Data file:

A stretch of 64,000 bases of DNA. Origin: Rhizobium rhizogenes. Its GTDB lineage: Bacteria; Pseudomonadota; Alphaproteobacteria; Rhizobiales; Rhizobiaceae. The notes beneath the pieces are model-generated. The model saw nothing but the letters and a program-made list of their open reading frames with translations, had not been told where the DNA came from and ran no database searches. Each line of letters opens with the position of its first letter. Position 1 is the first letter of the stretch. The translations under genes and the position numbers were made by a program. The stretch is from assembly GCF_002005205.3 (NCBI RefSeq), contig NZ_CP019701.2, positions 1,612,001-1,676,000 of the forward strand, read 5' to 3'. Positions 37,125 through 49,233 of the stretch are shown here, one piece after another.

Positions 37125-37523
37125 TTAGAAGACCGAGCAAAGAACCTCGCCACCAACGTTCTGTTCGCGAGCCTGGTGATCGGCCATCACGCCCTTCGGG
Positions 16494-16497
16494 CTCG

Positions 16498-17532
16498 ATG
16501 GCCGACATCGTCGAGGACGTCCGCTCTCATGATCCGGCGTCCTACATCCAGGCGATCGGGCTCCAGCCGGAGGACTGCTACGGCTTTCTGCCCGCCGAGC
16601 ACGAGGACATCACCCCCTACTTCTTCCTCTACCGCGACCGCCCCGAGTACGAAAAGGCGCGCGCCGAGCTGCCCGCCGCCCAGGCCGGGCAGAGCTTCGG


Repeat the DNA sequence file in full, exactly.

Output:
A stretch of 64,000 bases of DNA. Origin: Rhizobium rhizogenes. Its GTDB lineage: Bacteria; Pseudomonadota; Alphaproteobacteria; Rhizobiales; Rhizobiaceae. The notes beneath the pieces are model-generated. The model saw nothing but the letters and a program-made list of their open reading frames with translations, had not been told where the DNA came from and ran no database searches. Each line of letters opens with the position of its first letter. Position 1 is the first letter of the stretch. The translations under genes and the position numbers were made by a program. The stretch is from assembly GCF_002005205.3 (NCBI RefSeq), contig NZ_CP019701.2, positions 1,612,001-1,676,000 of the forward strand, read 5' to 3'. Positions 37,125 through 49,233 of the stretch are shown here, one piece after another.

Positions 37125-37523
37125 TTAGAAGACCGAGCAAAGAACCTCGCCACCAACGTTCTGTTCGCGAGCCTGGTGATCGGCCATCACGCCCTTCGGG
Positions 16494-16497
16494 CTCG

Positions 16498-17532
16498 ATG
16501 GCCGACATCGTCGAGGACGTCCGCTCTCATGATCCGGCGTCCTACATCCAGGCGATCGGGCTCCAGCCGGAGGACTGCTACGGCTTTCTGCCCGCCGAGC
16601 ACGAGGACATCACCCCCTACTTCTTCCTCTACCGCGACCGCCCCGAGTACGAAAAGGCGCGCGCCGAGCTGCCCGCCGCCCAGGCCGGGCAGAGCTTCGG